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China's 'Little Giant' Makes His Mark in the NBA - 2003-03-14

He stands 2.26 meters tall, or seven feet five inches, and his nickname is "The Little Giant." And he is making a giant name for himself in his first season in the National Basketball Association. VOA Sports Editor Parke Brewer takes a look at 22-year-old Chinese sensation Yao Ming.

Yao Ming was born in Shanghai, China, and his size is not that surprising when you consider his parents. His father stands two meters tall and his mother is one meter 91 centimeters, and both played for Chinese national teams. At age four, Yao Ming was as tall as most eight-year-olds and by elementary school he was taller than one of his teachers.

Yao did not play organized basketball until age nine, and at age 14 he was selected to play for the Shanghai Youth Team. He has played against elite international talent since being named to the Chinese National Team at age 18. He played in the 2000 Sydney Olympics at age 20, leading the Chinese team in rebounding, blocked shots and field goal percentage (64 percent).

Yao played five years as a professional in the Chinese Basketball Association for the Shanghai Sharks, winning the league's Most Valuable Player award in 2001 and leading the team to its first CBA title last year.

Following that, Yao was the first player selected in last year's National Basketball Association draft. He was chosen by the Houston Rockets, becoming the first-ever number-one pick to come from a basketball league outside the United States. Since his arrival in America, the tall center has become a huge star.

His teammate, star guard Steve Francis, says Yao has adapted quickly. "Unbelievable, man," he says. "I mean to me, it's like the guy's been here in America for 20 years. He can relate to just about anything."

And Houston coach Rudy Tomjanovich says Yao's impact on the league is as big as his size. "He's the golden bridge between two worlds. It just opens up a whole new area, plus the inspiration he will give young Asian players," he says. "Who know [what the future will bring]."

And Yao Ming has fans in whatever NBA city he plays in, like one woman in Washington. "It's nice that you've got a lot of different people rooting for him, and also there's a lot of Chinese-Americans who just feel that it's great to have an athlete who we can also support and be proud of," she says.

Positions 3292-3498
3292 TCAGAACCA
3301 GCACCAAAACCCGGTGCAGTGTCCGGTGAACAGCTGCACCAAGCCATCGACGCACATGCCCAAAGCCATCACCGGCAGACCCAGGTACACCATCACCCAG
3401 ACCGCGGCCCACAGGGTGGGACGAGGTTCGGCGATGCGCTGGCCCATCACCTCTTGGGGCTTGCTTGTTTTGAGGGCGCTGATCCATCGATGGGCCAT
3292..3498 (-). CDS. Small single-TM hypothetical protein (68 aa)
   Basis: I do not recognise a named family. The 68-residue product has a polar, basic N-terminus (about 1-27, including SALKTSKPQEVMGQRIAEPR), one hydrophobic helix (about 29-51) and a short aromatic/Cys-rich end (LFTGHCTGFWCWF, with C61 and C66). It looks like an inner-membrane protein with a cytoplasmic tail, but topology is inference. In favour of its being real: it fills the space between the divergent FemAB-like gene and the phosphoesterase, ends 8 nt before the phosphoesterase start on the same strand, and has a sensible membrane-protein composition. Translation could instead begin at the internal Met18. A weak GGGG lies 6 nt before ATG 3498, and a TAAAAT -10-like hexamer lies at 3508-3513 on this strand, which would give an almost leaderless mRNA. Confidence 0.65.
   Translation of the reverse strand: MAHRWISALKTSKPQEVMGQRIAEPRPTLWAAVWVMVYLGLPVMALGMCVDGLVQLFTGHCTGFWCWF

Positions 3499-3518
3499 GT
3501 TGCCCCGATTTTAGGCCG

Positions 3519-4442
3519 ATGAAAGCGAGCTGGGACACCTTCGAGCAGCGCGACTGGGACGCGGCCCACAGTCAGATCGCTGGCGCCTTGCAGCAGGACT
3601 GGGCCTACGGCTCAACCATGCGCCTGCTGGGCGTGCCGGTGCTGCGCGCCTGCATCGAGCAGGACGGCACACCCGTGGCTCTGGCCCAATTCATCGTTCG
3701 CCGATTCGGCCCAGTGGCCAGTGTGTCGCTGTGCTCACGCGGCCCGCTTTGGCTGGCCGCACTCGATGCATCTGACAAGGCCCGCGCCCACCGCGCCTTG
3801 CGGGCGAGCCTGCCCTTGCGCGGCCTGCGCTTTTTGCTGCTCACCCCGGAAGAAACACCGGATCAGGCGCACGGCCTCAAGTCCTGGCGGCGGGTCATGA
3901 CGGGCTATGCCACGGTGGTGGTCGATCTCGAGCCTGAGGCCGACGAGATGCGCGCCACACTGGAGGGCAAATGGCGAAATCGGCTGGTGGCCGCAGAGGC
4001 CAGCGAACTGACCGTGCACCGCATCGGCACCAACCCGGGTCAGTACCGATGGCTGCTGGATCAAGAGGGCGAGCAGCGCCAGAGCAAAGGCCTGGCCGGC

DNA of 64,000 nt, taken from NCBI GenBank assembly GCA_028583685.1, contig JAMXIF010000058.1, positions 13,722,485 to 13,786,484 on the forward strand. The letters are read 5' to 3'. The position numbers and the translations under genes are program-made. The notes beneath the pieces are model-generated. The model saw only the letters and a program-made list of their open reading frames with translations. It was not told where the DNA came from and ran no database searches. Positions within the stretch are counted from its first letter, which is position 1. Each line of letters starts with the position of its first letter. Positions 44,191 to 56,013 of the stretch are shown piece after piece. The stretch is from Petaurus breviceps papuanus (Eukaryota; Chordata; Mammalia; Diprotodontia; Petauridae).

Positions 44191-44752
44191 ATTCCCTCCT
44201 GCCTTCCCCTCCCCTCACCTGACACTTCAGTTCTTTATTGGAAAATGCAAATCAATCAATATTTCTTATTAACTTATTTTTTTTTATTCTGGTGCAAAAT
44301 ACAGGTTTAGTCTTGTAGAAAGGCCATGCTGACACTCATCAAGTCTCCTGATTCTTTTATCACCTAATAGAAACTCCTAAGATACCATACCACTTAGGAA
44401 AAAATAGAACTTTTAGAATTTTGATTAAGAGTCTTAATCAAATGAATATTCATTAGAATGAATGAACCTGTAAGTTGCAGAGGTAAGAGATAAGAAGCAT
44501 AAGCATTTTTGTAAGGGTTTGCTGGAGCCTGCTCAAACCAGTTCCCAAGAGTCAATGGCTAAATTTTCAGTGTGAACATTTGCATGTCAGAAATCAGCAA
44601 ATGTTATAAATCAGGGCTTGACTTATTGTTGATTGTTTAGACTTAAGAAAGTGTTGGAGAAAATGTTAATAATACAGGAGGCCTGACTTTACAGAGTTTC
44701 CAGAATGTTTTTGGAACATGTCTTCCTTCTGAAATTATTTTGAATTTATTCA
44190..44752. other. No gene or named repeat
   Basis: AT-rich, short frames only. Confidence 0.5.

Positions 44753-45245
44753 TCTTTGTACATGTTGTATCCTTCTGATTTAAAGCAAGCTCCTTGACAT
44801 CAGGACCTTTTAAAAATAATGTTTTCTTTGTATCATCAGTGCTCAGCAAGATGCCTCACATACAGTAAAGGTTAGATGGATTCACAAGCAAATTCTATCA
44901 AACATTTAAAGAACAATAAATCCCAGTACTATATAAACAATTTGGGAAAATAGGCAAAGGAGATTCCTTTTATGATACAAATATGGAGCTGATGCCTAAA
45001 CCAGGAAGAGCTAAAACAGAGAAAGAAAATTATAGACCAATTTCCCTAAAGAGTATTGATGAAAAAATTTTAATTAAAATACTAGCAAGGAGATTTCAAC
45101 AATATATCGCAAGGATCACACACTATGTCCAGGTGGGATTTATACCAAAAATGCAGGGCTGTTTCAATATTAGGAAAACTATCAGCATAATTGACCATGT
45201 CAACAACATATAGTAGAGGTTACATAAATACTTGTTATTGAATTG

Yao Ming has been overwhelmed by all the attention he has gotten since joining the NBA. "My dreams were always very simple. Nothing like this," he says.

The voice you heard in English was Yao Ming's translator, Colin Pine, who used to work for the Chinese branch here at the Voice of America.

Pine, a big basketball fan himself, lives with Yao and says Yao's English is rapidly improving. At a pre-game interview session here with reporters before Yao's Houston Rockets took on superstar Michael Jordan and the Washington Wizards, Yao showed his sense of humor in response to a question about his language skills.

Question: "What words in English can you speak clearly? What words do you know? Give us five words that you know."
Answer: "Last questions. That's why I learned that English word so well."

Steve Francis told VOA Sports that he, Yao and his teammates have been very patient with the media, especially when reporters and photographers crowd the locker room after every Houston game. "It's been like that the whole year, man. I think we're really adjusting to it. You know, we're good with the media," he says. "He's done a good job with the media himself."

Yao Ming is not the first Chinese to play basketball in the NBA. Wang Zhizhi and Mengke Bateer came first. But Yao has had the most impact by far and has already become the most visible and marketable Chinese athlete in professional sports history. He is in humorous and popular television commercials for Apple Computers and VISA check cards.

On the court, Yao Ming has also been performing well. Through 63 of Houston's 82 regular season NBA games, Yao was averaging nearly 14 points and more than eight rebounds per game, and was sixth in the league in field goal percentage at 51.6 percent.

It's not often that an NBA rookie plays in the annual mid-season All-Star game, but Yao was voted by fans to start the game for the Western Conference team ahead of star center Shaquille O'Neal of the Los Angeles Lakers.

Houston coach Rudy Tomjanovich says Yao has erased any doubts that he could make it in the NBA. "He's a different kind of player. He's athletic. He's got an inside game," he says. "He's a great passer. He's got a great feel for the game and he's definitely not a novelty at all."

The Houston Rockets last won the NBA championship in 1995 when they were led by another international star, Nigerian-born Hakeem Olajuwon. The Rockets are hoping China's Yao Ming will help lead them to another title in the near future.